But none of this back-and-forth would have seemed so entertaining if Memphis lost to Little Rock. You can imagine how much fun Tennessee fans would have had with that.


GEOFF CALKINS chronicles Season One with Penny Hardaway


Which brings us back to Jones, who might be the single most talented player on the Memphis team and also the single most challenging to coach.

The guy is a 6-6, 210-pound guard who is an absolute wizard with the basketball. He was once the top-rated high school shooting guard in the country.

But everyone wondered about his — how to put this? — emotional maturity. Jones committed and then decommitted from Oklahoma State. He eventually signed with Texas A&M. But Texas A&M simply allowed Jones out of his letter of intent to sign with Memphis, which you can interpret as an act of extraordinary generosity or another red flag.

Jones then struggled to get on the court for Memphis. His emotions, said Hardaway, are why it’s “taken him so long to get on the floor.” But with Alex Lomax having a hard time adjusting to college basketball, Hardaway decided to give Jones a shot.

It was fascinating to watch. The guy is the best passer on the team and it’s not even close.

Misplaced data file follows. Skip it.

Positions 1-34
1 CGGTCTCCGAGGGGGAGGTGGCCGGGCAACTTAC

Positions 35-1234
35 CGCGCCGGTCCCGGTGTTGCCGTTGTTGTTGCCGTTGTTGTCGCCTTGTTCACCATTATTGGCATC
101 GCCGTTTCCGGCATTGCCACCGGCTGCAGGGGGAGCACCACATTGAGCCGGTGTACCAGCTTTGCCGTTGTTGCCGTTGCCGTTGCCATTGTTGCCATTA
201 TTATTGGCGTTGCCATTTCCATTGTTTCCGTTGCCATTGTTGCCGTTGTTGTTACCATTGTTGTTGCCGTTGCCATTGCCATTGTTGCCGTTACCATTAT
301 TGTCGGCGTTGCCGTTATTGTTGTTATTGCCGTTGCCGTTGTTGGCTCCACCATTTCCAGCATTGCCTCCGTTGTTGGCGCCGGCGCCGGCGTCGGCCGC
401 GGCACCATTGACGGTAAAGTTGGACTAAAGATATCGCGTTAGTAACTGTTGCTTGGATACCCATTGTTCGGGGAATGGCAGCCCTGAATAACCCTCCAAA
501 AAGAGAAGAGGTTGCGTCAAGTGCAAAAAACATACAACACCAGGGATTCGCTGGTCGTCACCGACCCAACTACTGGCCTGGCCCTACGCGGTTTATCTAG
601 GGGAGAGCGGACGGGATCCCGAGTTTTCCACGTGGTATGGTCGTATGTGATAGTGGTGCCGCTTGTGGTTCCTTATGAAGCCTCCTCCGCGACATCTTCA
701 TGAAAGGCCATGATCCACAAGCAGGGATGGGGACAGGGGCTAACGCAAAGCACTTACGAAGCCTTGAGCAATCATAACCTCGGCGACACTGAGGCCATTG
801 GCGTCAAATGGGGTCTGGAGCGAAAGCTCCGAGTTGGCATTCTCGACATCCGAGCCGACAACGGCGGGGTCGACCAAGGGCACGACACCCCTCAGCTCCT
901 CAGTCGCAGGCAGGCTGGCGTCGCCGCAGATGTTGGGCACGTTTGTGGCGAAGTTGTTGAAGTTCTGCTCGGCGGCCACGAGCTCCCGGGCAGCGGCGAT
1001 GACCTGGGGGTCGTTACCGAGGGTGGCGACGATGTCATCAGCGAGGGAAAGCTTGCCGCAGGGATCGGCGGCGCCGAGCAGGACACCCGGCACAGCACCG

“I’m pretty special when I get going,” said Jones, which may sound boastful but is also correct.

“He has the vision, he really does," Hardaway said. "He has a God-given ability to see the floor.”

And yet.

And yet Jones appears to have a very tentative grip on his emotions. He’ll be skipping down the floor one moment and glowering the next.

At one point against Little Rock, he posted up the player guarding him, asked for the ball, then went into an open, full-scale pout when Martin swung the ball the other way.

It’s not that Jones is selfish, exactly. He distributes the ball as unselfishly as anyone on the floor. But he too often seems on the verge of exploding if the play isn’t run through him. The Memphis coaches are desperately trying to rein in his temper while tapping into his talent. The last four minutes of the Little Rock game showed exactly why.

Jones won it for Memphis. He was as special as he proclaimed himself to be. The pass to Martin was other-worldy, a two-handed dish around his defender and through a thicket of players that could not have been more precise. But even that may not have been as impressive as what Jones did after receiving the alley-oop, realizing he wouldn’t be able to convert the pass himself, sensing that Davenport would be cutting through the lane, then flipping another no-look pass for the dunk.

“I watch a lot of Penny Hardaway highlights,” said Jones, by way of explanation. Hardaway couldn’t have done it any better himself.

So a night of peril ended happily. Memphis — like Tennessee before it — moved on with a victory.

And when it was done, Hardaway wasn't asked about flopping, balled fists or anything other than the basketball game his team had just managed to win. 

It was actually sort of nice. 

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Memphis Tigers Basketball Geoff Calkins Penny Hardaway